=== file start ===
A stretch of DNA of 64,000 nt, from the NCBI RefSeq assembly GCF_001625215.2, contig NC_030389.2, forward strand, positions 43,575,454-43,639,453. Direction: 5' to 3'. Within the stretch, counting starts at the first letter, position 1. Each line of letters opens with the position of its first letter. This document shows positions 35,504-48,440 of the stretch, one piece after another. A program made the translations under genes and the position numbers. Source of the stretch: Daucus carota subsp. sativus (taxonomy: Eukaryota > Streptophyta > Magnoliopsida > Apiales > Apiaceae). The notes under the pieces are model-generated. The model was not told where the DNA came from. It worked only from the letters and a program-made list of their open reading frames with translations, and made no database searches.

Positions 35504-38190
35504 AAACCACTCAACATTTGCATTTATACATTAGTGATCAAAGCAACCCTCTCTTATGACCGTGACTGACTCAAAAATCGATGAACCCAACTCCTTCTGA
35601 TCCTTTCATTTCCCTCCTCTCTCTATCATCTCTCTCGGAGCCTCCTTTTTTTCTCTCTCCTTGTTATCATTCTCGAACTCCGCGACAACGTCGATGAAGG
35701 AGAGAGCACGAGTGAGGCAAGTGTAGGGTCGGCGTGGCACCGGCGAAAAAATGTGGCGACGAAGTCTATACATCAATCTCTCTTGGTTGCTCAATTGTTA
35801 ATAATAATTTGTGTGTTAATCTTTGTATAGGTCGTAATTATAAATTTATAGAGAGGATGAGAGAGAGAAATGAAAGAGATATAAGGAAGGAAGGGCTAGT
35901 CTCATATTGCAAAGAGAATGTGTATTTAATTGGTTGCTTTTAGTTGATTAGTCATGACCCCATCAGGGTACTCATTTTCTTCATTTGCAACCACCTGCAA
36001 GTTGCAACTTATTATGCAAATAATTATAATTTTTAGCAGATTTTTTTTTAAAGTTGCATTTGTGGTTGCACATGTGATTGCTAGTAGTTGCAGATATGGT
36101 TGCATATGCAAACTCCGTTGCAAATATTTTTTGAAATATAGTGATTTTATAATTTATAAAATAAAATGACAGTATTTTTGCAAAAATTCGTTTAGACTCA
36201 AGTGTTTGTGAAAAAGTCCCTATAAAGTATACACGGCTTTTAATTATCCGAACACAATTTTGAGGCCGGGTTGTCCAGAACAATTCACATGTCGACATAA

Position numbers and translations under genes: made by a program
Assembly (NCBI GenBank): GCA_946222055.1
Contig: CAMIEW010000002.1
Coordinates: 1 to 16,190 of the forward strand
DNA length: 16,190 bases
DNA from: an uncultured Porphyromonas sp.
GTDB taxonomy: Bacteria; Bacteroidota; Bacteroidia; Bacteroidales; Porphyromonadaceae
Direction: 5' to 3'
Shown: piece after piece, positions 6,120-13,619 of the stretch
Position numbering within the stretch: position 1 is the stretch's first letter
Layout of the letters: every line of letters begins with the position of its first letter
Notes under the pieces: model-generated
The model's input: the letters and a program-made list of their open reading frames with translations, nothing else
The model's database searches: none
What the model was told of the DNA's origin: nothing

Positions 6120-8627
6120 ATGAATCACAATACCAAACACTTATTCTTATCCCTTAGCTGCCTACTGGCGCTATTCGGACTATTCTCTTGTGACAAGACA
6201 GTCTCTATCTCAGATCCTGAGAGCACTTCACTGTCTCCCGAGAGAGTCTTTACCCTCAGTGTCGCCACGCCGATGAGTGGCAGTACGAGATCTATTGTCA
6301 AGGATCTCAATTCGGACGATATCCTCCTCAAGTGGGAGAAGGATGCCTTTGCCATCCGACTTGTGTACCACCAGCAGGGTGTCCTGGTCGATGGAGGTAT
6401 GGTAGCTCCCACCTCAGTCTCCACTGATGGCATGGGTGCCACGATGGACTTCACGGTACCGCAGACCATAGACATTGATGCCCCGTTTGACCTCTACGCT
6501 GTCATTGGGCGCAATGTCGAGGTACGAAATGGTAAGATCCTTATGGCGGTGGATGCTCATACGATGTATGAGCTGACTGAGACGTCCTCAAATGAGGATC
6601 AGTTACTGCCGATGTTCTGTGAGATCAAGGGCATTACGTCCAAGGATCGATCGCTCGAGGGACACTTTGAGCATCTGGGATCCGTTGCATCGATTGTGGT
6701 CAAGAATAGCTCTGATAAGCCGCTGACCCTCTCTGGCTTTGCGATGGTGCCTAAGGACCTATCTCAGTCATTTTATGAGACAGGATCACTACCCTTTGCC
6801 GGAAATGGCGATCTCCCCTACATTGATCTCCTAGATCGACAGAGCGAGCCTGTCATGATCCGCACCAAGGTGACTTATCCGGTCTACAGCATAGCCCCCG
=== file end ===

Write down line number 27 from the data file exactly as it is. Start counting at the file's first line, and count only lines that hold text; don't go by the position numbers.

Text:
6120 ATGAATCACAATACCAAACACTTATTCTTATCCCTTAGCTGCCTACTGGCGCTATTCGGACTATTCTCTTGTGACAAGACA